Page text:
The Lives of the Popes and Emperors enjoyed a number of printings in the early Renaissance: Florence, 1478; Venice, 1507, 1526 and 1534. Today copies of these editions may be found in at least eight American libraries: New York Public, University of Miami, Chicago, Cornell, Indiana, Princeton, Washington (Seattle) and Yale. The obvious reason for this popularity was its attribution to Petrarch and Petrarch’s reputation as a great historian of the eminent men of the ancient past. In fact, his greatest work was often considered his De viris illustribus — Latin biographies of the outstanding classical men of action. Yet there is general agreement that this book is not Petrarch’s. This book was written in Italian, in the Tuscan vernacular, and offers the lives of 230 popes and 117 emperors from Julius Caesar to Pope Clement VII and the year 1526. It combines the medieval chronicle’s narrative of people, events, natural and celestial wonders with the grand themes of papal and imperial history and of sacred and secular authority. Not much more has been known about this work until the present edition.
Working from the 1534 edition, renowned translators Aldo S. Bernardo and Reta A. Bernardo offer a fresh, elegant and contemporary English translation of the complete text, adding to the legacy of their superb translations of Petrarch’s Letters on Familiar Matters and Letters of Old Age now also offered by Italica Press.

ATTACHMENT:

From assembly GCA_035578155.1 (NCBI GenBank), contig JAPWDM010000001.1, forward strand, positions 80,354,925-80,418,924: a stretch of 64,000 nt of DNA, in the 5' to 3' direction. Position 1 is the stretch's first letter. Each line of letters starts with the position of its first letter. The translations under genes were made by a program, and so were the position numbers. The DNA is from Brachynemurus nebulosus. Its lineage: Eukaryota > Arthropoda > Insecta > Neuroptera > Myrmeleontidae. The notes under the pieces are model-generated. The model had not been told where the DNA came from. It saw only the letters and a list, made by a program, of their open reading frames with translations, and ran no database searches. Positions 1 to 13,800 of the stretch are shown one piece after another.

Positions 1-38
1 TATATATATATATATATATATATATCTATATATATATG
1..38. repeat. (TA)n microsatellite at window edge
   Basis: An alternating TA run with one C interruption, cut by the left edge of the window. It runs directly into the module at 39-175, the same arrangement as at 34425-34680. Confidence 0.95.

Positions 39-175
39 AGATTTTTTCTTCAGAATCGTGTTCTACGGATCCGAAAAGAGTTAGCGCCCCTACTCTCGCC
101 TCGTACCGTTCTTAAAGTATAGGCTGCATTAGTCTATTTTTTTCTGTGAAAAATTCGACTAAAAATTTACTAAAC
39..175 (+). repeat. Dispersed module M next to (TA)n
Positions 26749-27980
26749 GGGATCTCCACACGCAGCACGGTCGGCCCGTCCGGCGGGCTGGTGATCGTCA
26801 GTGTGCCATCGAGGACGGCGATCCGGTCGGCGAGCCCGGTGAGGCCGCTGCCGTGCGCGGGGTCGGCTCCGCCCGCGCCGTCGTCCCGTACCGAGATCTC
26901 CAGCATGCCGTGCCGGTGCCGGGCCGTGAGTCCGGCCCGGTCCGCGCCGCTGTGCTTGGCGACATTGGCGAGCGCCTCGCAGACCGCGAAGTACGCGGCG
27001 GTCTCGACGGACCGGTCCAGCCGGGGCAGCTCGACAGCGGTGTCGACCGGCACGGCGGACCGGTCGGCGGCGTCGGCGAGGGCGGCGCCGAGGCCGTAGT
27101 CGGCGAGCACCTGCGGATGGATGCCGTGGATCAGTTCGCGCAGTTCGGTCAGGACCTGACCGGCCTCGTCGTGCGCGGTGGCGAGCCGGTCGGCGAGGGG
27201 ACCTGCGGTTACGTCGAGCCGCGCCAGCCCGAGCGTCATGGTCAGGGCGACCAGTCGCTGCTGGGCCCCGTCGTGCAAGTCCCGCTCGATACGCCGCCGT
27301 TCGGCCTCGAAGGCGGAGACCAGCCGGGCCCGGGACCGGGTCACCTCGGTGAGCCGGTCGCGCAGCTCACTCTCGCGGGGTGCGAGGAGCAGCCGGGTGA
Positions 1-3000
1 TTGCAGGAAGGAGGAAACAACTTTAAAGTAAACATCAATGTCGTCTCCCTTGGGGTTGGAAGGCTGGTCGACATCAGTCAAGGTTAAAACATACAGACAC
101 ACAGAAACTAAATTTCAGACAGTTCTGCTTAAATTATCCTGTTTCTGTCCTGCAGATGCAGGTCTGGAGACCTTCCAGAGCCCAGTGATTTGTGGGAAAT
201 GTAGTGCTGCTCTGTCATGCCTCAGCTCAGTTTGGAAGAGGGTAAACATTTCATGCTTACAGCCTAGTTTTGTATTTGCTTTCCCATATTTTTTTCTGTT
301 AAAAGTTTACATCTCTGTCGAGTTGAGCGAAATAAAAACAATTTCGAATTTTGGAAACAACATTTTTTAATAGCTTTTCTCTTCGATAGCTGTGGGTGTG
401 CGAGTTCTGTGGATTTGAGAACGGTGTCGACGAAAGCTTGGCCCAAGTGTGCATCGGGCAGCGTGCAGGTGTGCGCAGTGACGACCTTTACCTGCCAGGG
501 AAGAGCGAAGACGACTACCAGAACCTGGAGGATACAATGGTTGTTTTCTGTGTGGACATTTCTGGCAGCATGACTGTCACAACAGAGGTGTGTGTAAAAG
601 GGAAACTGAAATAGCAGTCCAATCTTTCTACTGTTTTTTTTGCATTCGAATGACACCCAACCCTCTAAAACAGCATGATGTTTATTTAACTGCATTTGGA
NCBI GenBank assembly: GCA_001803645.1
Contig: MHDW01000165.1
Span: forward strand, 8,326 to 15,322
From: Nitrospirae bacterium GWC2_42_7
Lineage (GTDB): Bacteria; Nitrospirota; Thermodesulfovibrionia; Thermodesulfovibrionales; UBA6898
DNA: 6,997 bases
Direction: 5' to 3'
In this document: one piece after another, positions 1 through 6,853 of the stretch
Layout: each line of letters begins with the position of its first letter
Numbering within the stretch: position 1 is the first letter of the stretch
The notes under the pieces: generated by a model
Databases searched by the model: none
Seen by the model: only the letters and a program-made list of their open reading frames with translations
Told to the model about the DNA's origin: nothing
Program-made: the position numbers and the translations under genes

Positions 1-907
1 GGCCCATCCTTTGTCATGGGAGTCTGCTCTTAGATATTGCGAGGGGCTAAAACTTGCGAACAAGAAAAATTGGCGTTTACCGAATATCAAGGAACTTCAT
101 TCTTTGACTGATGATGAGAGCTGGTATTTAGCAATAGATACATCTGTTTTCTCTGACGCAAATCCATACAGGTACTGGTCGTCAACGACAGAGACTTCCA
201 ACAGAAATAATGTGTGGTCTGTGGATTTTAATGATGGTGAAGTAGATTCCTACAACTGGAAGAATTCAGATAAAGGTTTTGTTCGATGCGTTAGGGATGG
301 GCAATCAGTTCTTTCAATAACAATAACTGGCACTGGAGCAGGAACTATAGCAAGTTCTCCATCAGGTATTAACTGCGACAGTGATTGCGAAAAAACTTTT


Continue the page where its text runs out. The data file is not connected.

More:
Dr. Tania Zampini provides a complete introduction to the work that describes the book and discusses its genre and possible sources. She then analyzes the book as a cultural artifact and traces its history in the Renaissance, the complex issue of the work’s authorship and parallels to Petrarch’s De viris illustribus and the Liber pontificalis of the medieval popes. She then places the Lives within the important works in the De viris illustribus tradition, including those of Saint Jerome, Bartolomeo Platina, Giovanni Colonna, Bartolomeo Scala, Leonardo Bruni and Vespasiano da Bisticci. The introduction also treats contemporary works of similar intent and parallel content, including Hartmann Schedel’s Nuremberg Chronicle.
In her conclusions, Dr. Zampini places the Lives into the larger context of Renaissance society and culture, focusing on the work’s major themes and its interest in papal, imperial and central Italian politics as well as on the newly emerging lay textual communities and religious cultures of the age of Lorenzo de’ Medici, Giovanni Pico della Mirandola, Cesare Borgia, Niccolò Machiavelli, Leo X, Clement VII and Martin Luther.
The text is fully annotated with historical, cultural and biographical details and accompanied by a select bibliography and complete index.
Introduction, notes, bibliography, index, 17 illustrations.
History, cultural studies, Mediterranean studies, humanism.